Castellain relies on a massive sub-total to win meets, this means she is not a great deadlifter and this is where Ribic shines as well as the future of this class, Marte Elverum (Norway). Ribic is the current WR holder with 248kg / 546lb which was set at the 2015 Master’s World Championships and she has looked good for more but she has had to pull 247.5kg / 545lb twice to beat Castellain in 2014 and 2015 before attempting 248.5kg / 547lb in 2016 but missing, giving Castellain the win. Ribic may need to take a big jump from her second attempt to try and overtake Castellain which opens the door for other lifters such as Elverum to win the deadlift gold. Elverum is the runner-up on deadlift at last year’s World’s to Ribic with 240kg / 529lb and certainly looks good for more and possibly the WR. She attempted to chip her European record with 240.5kg / 530lb at the most recent Equipped European Championships but missed twice due to balance issues but the strength was certainly there. She even attempted 250kg / 551lb at the recent Norwegian championships but missed about half way up. I still like Ribic for deadlift gold as she will be much lighter than Elverum and should be able to hold her off.

Ribic’s full meet from the 2015 Master’s World Championship including her 248kg deadlift open WR.

The total is going to go down to the wire like the previous three World Championships but I do like Castellain for the win. She should weigh-in lighter than Ribic which is a big advantage in a meet that is solely decided by Wilks. In my opinion, Castellain’s sub-total should be too large to track down, only if she deadlifts well.

Super Heavyweight (-84kg and 84kg+). My pick: Tetyana Melnyk (Ukraine)

Image supplied by the International Powerlifting Federation

The Super Heavyweight class is essentially the 72.01kg+ class, which I don’t necessarily like as a ‘Super Heavyweight’ category, anyway, moving forward. The number one nomination is someone that you wouldn’t expect, Ukraine’s Tetyana Melnyk. The issue with the heavier lifters is that their Wilks coefficient is quite low so if a lifter in the -72kg class is cracking a 600 Wilks (which isn’t enough to beat Castellain and Ribic), they certainly have a chance to beat the Super’s, this certainly is Ukraine’s strategy here. Melnyk is the current Bench Press World Champion with 175kg / 385lb in the -72kg class and whilst she finished 4th at Equipped World’s last year, she beat the likes of Liane Blyn (USA) and Ielja Strik (Netherlands) on Wilks which doesn’t matter at a World Championship, but it’s the only thing that matters at the World Games.


Melnyk is certainly competitive on squat with her nominated 237.5kg / 523lb but I like Bonica Lough (USA) following her easy 297.5kg / 655lb squat at last year’s World’s. Bonica comes in to her first World Games as the best 84kg+ lifter and will need to squat big if she wants to place as high as possible on the total. The 297.5kg was easy to say the least and she could certainly challenge for the WR which is currently 310kg / 683lb held by Olga Gemaletdinova (Russia) which has been set since 2011. The other lifter who may be close is Ukraine’s Yevheniia Tishakova who squatted a huge 262.5kg / 578lb last year which is the heaviest squat in the -84kg class since Olena Kozlova (Ukraine) squatted the 268kg / 590lb WR. Tishakova could also be good for the WR but her 262.5kg was tough, very tough. I still like Lough for victory but she will need something close to the WR to hold off the Ukrainians.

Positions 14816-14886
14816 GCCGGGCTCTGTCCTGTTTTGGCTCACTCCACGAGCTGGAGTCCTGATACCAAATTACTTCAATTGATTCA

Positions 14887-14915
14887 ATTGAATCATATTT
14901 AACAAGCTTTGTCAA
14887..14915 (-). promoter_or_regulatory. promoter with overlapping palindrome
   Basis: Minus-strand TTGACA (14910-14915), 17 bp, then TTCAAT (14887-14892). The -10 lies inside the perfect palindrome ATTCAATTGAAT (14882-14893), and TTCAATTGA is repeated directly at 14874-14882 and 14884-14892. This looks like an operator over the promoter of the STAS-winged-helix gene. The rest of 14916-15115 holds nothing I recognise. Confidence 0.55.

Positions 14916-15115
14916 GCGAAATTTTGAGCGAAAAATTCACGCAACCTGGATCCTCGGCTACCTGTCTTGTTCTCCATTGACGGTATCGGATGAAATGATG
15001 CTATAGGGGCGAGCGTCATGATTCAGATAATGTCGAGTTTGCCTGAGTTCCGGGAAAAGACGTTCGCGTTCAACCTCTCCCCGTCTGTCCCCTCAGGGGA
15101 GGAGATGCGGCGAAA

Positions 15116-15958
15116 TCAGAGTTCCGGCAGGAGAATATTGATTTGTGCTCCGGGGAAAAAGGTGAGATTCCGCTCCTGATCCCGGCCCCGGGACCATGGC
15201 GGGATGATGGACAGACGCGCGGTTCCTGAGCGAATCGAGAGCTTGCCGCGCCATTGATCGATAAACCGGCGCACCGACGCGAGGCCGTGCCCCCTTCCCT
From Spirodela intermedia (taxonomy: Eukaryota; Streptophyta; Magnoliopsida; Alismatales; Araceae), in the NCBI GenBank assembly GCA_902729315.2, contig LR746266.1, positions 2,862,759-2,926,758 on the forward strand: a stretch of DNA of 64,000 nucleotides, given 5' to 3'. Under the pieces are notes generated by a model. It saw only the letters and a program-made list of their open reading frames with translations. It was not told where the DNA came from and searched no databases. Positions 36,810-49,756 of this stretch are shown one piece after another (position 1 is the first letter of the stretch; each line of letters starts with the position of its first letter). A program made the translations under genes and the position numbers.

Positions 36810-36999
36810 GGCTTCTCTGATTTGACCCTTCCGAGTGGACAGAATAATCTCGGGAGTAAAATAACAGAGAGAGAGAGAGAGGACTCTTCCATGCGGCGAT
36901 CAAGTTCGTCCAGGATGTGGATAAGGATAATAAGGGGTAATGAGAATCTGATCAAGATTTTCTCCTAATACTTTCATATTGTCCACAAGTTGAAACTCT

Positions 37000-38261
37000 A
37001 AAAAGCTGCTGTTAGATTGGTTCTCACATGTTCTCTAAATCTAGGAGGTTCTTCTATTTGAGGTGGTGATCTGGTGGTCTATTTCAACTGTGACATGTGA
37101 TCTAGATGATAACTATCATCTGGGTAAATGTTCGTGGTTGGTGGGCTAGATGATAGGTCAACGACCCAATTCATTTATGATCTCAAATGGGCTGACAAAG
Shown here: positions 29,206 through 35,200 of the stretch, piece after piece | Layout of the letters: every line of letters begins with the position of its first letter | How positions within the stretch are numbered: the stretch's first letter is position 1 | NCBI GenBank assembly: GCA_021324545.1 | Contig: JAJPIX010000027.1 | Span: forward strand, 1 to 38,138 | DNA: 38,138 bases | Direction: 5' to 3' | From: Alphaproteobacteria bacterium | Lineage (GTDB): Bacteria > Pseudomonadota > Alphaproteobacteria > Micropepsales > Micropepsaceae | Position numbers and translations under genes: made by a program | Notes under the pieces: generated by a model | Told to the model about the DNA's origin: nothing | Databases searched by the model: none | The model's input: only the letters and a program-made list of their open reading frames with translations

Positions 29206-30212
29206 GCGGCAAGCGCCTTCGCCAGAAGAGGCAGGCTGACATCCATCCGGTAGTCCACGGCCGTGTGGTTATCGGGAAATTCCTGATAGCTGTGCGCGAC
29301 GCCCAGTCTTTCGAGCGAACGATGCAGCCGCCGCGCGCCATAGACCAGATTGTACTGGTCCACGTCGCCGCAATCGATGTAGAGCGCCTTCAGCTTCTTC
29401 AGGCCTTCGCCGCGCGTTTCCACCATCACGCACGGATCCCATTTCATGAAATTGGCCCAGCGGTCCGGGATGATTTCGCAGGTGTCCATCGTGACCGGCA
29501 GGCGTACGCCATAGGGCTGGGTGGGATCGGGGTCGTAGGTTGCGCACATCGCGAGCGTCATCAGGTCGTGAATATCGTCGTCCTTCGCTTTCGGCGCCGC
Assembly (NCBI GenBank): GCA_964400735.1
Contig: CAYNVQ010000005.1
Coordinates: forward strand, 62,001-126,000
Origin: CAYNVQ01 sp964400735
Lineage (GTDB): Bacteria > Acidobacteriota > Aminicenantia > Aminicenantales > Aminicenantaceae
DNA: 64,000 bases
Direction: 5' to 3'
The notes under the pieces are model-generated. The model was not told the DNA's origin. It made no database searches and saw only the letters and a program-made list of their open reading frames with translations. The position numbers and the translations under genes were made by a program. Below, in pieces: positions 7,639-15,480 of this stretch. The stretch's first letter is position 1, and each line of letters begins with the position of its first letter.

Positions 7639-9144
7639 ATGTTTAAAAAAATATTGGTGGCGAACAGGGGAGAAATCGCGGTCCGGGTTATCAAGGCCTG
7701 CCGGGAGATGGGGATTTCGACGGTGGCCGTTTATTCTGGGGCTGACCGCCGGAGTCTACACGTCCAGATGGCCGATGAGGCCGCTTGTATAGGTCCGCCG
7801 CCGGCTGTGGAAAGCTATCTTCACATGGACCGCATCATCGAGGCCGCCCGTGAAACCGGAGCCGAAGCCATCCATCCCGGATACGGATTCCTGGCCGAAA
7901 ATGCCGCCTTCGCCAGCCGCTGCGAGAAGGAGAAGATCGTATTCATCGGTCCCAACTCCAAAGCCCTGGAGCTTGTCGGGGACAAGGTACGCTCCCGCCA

Lough’s full meet from the 2016 Equipped World’s including her 297.5kg squat!

Bench Press

The bench is dominated by Liane Blyn (USA). A M1 lifter, her current open WR is 191kg / 421lb and will be clearly ahead of everyone if she is on form. If she isn’t on form, Melnyk could certainly overtake her as their best bench presses in competition are only separated by 4 Wilks points. This was calculated based off Melnyk’s 175kg bench at 72.00kg bodyweight at 2017 Bench World’s whereas her best in a 3-lift meet is 170kg / 374lb at 72.15kg at 2016 World’s. It’s certainly going to be a battle between Blyn and Melnyk but I like Blyn as she is in form in 3-lift competitions following her WR only 4 months ago while Melnyk has not competed this year. Blyn for gold!

No video of the 191kg bench but here is Blyn’s best at a World Championship, 188kg / 414lb at the 2015 Equipped World Championships.

Deadlift and Total

Deadlift is tough to judge, but I like Melnyk to take the honours as she will need to deadlift big to take the overall title. Her nominated deadlift is 202.5kg / 446lb from last year and it was a tough lift. It was her second attempt in this meet before she missed her third at 207.5kg / 457lb. Her 202.5kg deadlift gave her 197 Wilks points and I don’t see many lifters getting close to that. The one lifter that I think may get close is Liane Blyn with a best deadlift on the world stage at 225kg / 496lb but has also pulled 227.5kg / 501lb in the U.S. so if she is good for something near that, she should overtake Melnyk.

Blyn’s 2016 USAPL National Championship performance including a 227.5kg deadlift that will certainly win her the deadlift championship.

On total, I still like Melnyk as she seems to perform better at World level meets, Blyn’s nominated Wilks is 593.4 which was done at the Arnold’s in March which is on her home turf. Melnyk’s nomination of 594.6 came from 2016 World’s in Orlando which is a 15 hour flight from Ukraine (Kiev) and with the standard of lifters attending the World Games, small things like recovery from flights has an effect. Melnyk seems to handle the flights much better than Blyn and that is the main reason why I like Melnyk over Blyn. Blyn will always attempt her lifts after Melnyk so Blyn will have the last say in all lifts. If Blyn has the meet of her life, I don’t think Melnyk will be able to reply.


Melnyk’s performance at 2016 Equipped World’s with a 610kg / 1,344lb total at 72.15kg bodyweight for a 594.6 Wilks, the highest Wilks in the -84kg division with more to be lifted!


There we have it! We’re all ready to go for the Women’s Championship at the World Games and I don’t know about you, but I am incredibly excited for how this event this goes as I can almost guarantee that the IOC will be watching and more importantly, assessing our credentials!

At this stage I am not sure how the World Games will be televised, I assume it will be through Goodlift but there is no link for it yet. In the meantime, the nominations for the women’s championship are here. The next blog will preview the men’s championships in just under two weeks.

The Powerlifting event at the World Games is set to commence on July 24 and will run until July 26!


Until next time, train hard, train smart and dominate on the platform.


Tim Davies – Team PB Powerlifting

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AuthorChristina McLoughlin
Publishedon July 14, 2017